Shares in Hong Kong strengthened Thursday, as companies there continued a run of better-than-expected earnings for 2007, but China's leading index dropped 5.4% after PetroChina (PTR) - Get Report fell to the world's second largest company after Exxon.

The Hang Seng rose slightly, up 47 points, or 0.2%, to 22,664.22, while the Shanghai Composite Index lost 195 points, to 3411.49. Shanghai's exchange has been at a 9-month low throughout this week. Japan was also weaker, with the Nikkei falling 102 points, or 0.8%, to 12,604.58.

"The Shanghai index looks awful," said an internal report compiled for traders by Citigroup's technical analysis desk in Hong Kong Thursday. "For now, good support is met at 3,570, but a break below here would suggest extended losses towards the 200-week moving average presently at 2,407, or 36% below present levels."

A range of companies reported earnings in Hong Kong, which were broadly upbeat.

Cheung Kong

(CHEUY)

, Hong Kong's largest property developer, said that its net profit for 2007 rose by 54%, to HK$27.68 billion ($3.6 billion), excluding contributions by subsidiary

Hutchison

(HUWHY)

. That figure surpassed analysts' estimates of around HK$26 billion ($3.3 billion). Hutchison saw net profit for last year rise 53%, to HK$30.6 billion ($3.9 billion).

Henderson Land

(HLDCY)

, another property developer, announced that its second half 2007 earnings more than doubled, rising 142%, to HK$9.19 billion ($1.18 billion). Cheung Kong rose 1.6%, to HK$110.10, and Henderson Land gained 0.5%, to HK$55.60. Hutchison climbed 0.9%, to HK$73.70, and

Hang Lung Properties

(HLPPY)

jumped 0.9%, to HK$27.10.

Telco upstart

China Unicom

(CHU) - Get Report

also reported better-than-expected earnings, confirming many analysts' recent forecasts that the telecom sector is fast becoming a hedge against slowing growth spurred by a pending U.S. recession. The company said that net profit for 2007 jumped 115%, to HK$9.3 billion ($1.2 billion) vs. around HK$7 billion ($900 million) forecast by analysts.

China Unicom fell back on profit taking, down 1%, to HK$17.54, while

China Telecom

(CHA) - Get Report

lost 1.4%, to HK$4.90.

China Netcom

(CN) - Get Report

jumped 3.1%, to HK$21.85, and

China Mobile

(CHL) - Get Report

leapt 1.9%, to HK$115.40, helping the Hang Seng index remain in the green as the index's largest weighting.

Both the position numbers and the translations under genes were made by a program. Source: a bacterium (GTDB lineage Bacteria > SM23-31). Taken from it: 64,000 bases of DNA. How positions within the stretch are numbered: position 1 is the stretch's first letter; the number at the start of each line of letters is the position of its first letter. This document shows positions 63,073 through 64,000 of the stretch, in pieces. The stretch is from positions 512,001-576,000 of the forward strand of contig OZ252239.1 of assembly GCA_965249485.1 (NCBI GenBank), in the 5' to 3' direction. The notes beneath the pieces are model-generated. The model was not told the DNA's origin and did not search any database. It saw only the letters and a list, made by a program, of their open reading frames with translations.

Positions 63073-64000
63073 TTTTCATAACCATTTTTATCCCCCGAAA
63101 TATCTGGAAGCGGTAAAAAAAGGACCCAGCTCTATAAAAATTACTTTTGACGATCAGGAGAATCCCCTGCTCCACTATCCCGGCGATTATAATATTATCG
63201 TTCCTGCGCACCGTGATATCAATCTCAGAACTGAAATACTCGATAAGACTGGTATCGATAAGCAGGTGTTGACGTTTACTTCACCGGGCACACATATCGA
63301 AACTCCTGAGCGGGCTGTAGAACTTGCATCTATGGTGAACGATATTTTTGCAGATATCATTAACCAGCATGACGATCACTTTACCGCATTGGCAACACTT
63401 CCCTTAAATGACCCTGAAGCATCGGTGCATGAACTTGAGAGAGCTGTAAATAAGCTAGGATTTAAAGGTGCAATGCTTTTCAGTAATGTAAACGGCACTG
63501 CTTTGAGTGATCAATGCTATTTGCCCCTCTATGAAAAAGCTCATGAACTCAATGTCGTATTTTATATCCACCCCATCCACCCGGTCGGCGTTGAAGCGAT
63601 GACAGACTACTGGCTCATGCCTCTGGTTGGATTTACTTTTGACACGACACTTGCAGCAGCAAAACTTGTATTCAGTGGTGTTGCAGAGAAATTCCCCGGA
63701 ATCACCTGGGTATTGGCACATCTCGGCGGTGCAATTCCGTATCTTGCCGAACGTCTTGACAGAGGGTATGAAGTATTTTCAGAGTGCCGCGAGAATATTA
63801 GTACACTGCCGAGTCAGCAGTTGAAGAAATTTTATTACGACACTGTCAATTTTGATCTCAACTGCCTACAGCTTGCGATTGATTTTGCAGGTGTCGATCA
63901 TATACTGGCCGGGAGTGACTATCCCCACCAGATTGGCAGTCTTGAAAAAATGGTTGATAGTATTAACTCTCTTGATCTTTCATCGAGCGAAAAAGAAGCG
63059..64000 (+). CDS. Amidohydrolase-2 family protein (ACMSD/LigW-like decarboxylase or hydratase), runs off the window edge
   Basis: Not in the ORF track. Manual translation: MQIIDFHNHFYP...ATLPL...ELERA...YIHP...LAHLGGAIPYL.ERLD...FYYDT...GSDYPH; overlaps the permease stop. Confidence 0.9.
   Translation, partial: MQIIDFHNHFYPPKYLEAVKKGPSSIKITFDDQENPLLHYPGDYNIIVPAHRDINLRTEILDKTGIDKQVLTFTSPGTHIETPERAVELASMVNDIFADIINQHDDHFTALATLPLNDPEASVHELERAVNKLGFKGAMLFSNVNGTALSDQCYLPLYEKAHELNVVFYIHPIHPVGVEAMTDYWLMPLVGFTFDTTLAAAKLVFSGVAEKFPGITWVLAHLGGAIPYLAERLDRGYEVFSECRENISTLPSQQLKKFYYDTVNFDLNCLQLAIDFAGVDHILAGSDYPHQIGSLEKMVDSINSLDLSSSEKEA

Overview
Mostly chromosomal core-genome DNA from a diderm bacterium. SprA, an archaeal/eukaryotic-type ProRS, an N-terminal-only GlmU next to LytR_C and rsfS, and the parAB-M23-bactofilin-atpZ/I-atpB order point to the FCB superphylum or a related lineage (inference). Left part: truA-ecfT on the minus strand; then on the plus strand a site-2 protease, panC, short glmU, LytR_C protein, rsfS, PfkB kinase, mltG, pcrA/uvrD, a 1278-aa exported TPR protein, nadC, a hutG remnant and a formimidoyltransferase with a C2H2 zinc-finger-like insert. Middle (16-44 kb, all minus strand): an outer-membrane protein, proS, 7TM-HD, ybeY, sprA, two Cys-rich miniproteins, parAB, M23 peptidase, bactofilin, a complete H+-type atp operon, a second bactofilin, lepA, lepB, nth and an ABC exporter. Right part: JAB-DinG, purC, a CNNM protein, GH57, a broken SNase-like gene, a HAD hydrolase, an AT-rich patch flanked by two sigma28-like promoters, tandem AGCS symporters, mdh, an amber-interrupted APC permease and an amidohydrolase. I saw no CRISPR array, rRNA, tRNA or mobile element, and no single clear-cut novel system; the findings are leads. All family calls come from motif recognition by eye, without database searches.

In the commodity sector, surging prices of crude oil helped

CNOOC

(CEO) - Get Report

report a 14% rise in net profits for the second half of 2007. Net income increased a little more than analysts' estimates, to 16.7 billion yuan ($2.4 billion).

Shares in CNOOC jumped 1.5%, to HK$11.12, but rival PetroChina continued a recent freefall into the red. PetroChina lost 2.3%, to HK$9.47 in Hong Kong, and dove 8.3%, to 16.99 in Shanghai. The losses are part of a downward trend for PetroChina, which is the Shanghai Composite's largest weighting, and the Hang Seng's fifth largest. Despite rumors that Beijing will provide subsidies to China's largest oil company, and introduce policy measures to stimulate the Shanghai stock market, nothing has materialized so far.

Shanghai also lost out on results of

Baosteel

, China's largest steel producer. Baosteel said that its net profit for the fiscal year 2007 fell by 3%, to 12.72 billion yuan ($1.81 billion) vs. analysts' expectations of around 14 billion yuan, according to a

Reuters

poll. Shares in Baosteel fell 9%.

In Japan, rumors that electronics maker

TDK

( TDK) would miss earnings forecasts weighed on share prices, while a higher yen stifled exporters. TDK dropped 7.5%, to 5910 yen.

The Nikkei rebounded from mid-day lows however, which traders said was a result of the investors' increasing confidence that already beaten-down prices may have nearly hit a technical bottom.

Sony

(SNE) - Get Report

fell 3.8%, to 4070 yen, and

Honda

(HMC) - Get Report

lost 2.5%, to 2985 yen.

Kobe Steel

(KBSTY)

eased 0.7%, to 289 yen. The yen remained steadily below the 100 yen benchmark, at 99.46 yen vs. the dollar. Exporters generally price the dividing line between profits and losses from U.S. sales at 105 yen, with any weakness in the dollar below that point amounting to negative earnings.

Other Asian markets fell. The Taiwanese Taiex dropped 1.9%, to 8605, while South Korea's Kospi was down 0.2%, at 1676. Investors in Asia generally attribute recent losses in Taiwan to profit taking following a surge in prices on the recent election result. India's Bombay Sensitive Index fell 0.44%, to 16,015.

Be sure to check out the Far East Portfolio at Stockpickr.com to find out which stocks in India and China are making big moves and announcing major news.

Daniel M. Harrison is a business journalist specialising in European and emerging markets, in particular Asia. He has an MBA from BI, Norway and a blog at

www.theglobalperspective.biz

. He lives in New York.